Sustainability Office hosts clothes swap


Criminology major Alissa LoCicero-Geraths searches through a table full of dresses and t-shirts for that next perfect fit. Apr. 18 2023

Felicity Knabenbauer

Secondhand shopping continues to rise in popularity throughout the United States as a plentitude of individuals are deciding to ditch fast fashion and look to more alternative ways to stay stylish without breaking the bank or damaging the planet further.

During peak academic hours the UW-Whitewater Sustainability Office held their second ever clothes swap in the University Center’s Hamilton Room. The April 19 event included over a dozen tables overflowing with clothing of different sizes and variety.

Members of the Whitewater Wisconsin Bankers Association drop off a large amount of donated clothing. Apr. 19 2023

“This clothing swap event was really popular last year. There is always a lot of interest in these types of events,” said sustainability director Wes Enterline. “Obviously being able to freshen up your wardrobe without spending any money is always an interest to college students. The thrifting part of it keeps these clothes out of the waste stream so we can get more life out of them. It works a little better to have this more personal exchange, rather than throwing everything in a goodwill bin hoping that it gets a second life. We’ll do our best to make sure it does.”

There was a steady stream of students donating and thrifting throughout the event. Multiple students left satisfied with tote bags filed to the brim with thrifted goodies. 

The greenhouse and garden manager Grace Morey helps separate and organize dozens of clothes hangers. Apr. 18 2023

“I donated three pairs of pants and a shirt that I no longer wear anymore,” said freshman music major Hannah Frohne. “I actually work at a non-profit thrift store already back in my hometown. Fast fashion is just not my thing. I think it is more beneficial to get clothes someone has worn like three times that I could easily wear twenty more times.”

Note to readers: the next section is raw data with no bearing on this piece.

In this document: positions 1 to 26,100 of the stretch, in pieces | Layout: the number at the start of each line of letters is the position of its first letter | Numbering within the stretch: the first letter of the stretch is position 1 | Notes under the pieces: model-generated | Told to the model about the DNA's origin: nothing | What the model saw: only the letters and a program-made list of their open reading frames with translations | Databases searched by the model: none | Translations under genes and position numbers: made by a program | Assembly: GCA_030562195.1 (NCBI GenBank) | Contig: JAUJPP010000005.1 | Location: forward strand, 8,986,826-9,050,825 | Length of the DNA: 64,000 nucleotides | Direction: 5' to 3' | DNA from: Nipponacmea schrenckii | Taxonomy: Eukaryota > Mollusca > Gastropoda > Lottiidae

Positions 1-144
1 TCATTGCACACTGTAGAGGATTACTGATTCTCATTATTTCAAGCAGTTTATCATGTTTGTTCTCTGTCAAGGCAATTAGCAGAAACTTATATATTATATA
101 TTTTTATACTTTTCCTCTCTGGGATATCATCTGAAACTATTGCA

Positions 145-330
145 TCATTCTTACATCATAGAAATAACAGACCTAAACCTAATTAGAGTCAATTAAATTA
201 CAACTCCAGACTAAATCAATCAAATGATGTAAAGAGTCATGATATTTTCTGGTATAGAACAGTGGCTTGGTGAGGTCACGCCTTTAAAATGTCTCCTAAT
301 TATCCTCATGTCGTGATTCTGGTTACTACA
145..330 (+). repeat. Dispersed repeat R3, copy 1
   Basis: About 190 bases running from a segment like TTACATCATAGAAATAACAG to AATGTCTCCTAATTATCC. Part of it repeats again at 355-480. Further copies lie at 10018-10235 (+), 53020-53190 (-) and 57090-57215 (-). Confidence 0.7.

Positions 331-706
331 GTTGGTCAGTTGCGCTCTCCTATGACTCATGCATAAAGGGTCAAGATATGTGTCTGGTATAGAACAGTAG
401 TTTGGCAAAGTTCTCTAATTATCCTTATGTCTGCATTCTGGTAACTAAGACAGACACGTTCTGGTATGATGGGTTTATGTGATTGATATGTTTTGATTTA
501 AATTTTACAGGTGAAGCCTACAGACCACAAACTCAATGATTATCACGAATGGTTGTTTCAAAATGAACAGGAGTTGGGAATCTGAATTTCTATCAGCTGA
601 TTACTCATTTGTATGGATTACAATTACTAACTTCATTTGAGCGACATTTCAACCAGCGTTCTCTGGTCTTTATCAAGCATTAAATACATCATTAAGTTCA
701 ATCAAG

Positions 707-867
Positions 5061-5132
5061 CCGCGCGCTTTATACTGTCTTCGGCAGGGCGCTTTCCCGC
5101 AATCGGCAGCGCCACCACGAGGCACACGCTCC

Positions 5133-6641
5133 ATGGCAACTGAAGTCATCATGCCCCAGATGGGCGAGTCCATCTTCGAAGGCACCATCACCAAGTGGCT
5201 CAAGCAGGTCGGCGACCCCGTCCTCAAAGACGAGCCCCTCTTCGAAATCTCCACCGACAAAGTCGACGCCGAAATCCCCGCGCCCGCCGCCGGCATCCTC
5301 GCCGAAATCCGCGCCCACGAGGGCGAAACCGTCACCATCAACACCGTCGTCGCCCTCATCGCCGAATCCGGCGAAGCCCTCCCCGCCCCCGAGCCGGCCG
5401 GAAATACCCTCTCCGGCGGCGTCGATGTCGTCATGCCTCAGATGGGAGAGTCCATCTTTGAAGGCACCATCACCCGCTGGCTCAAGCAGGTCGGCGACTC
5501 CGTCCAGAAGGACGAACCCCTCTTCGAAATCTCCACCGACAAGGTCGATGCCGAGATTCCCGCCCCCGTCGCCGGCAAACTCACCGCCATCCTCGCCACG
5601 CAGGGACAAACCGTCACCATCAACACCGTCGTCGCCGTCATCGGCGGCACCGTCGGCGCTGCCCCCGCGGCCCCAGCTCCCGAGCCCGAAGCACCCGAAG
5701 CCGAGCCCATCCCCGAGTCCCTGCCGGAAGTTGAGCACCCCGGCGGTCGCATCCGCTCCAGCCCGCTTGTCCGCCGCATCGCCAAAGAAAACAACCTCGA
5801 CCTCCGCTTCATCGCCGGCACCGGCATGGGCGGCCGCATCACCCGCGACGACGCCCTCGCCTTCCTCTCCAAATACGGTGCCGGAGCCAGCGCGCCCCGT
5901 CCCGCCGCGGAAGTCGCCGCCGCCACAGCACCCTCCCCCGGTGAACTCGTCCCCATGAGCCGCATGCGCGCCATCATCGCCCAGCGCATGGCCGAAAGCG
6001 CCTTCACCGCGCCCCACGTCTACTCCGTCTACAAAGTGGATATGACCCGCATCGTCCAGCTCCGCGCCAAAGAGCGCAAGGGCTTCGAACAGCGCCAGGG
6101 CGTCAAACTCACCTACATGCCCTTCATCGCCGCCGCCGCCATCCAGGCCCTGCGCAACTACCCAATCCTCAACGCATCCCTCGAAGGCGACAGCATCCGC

Students who participate and help coordinate these types of events are often more than not passionate about sustainability themselves or at least conscious of the effects they have on the environment.

“I work for the Sustainability Office so this is my shift period but I also really enjoy running Earth month events. It’s my favorite part of the office,” said sustainability intern Charles Lestan, “I have always had a passion for sustainability and I have always wanted to be more on the green side of things. That was the main reason I interviewed to get this position and I have been working for a year and a half now. Each Earth month I’ve done has been fun. That’s why I kept the internship throughout my school year here. I hope sustainability gets implemented in every field, not just the science fields. I also hope to see more turn out for all the events we do and to see more people knowledgeable about it.”

Events like these are not difficult to encounter throughout the year as UW-Whitewater is known for its green thumb. 

“I believe we’ll try to run this every year for Earth week,” said Enterline. “I know there have been student organizations such as S.A.G.E.,  Students Allied for a Green Earth, that have done clothing swaps in the fall semester but if we make ours a regular thing in spring semester than it’s a good time of year to change out your wardrobe and donate some winter clothing that you no longer need.”

The sustainability office continues to work hard to create events such as these so students can continue to be environmentally conscious with their time on campus.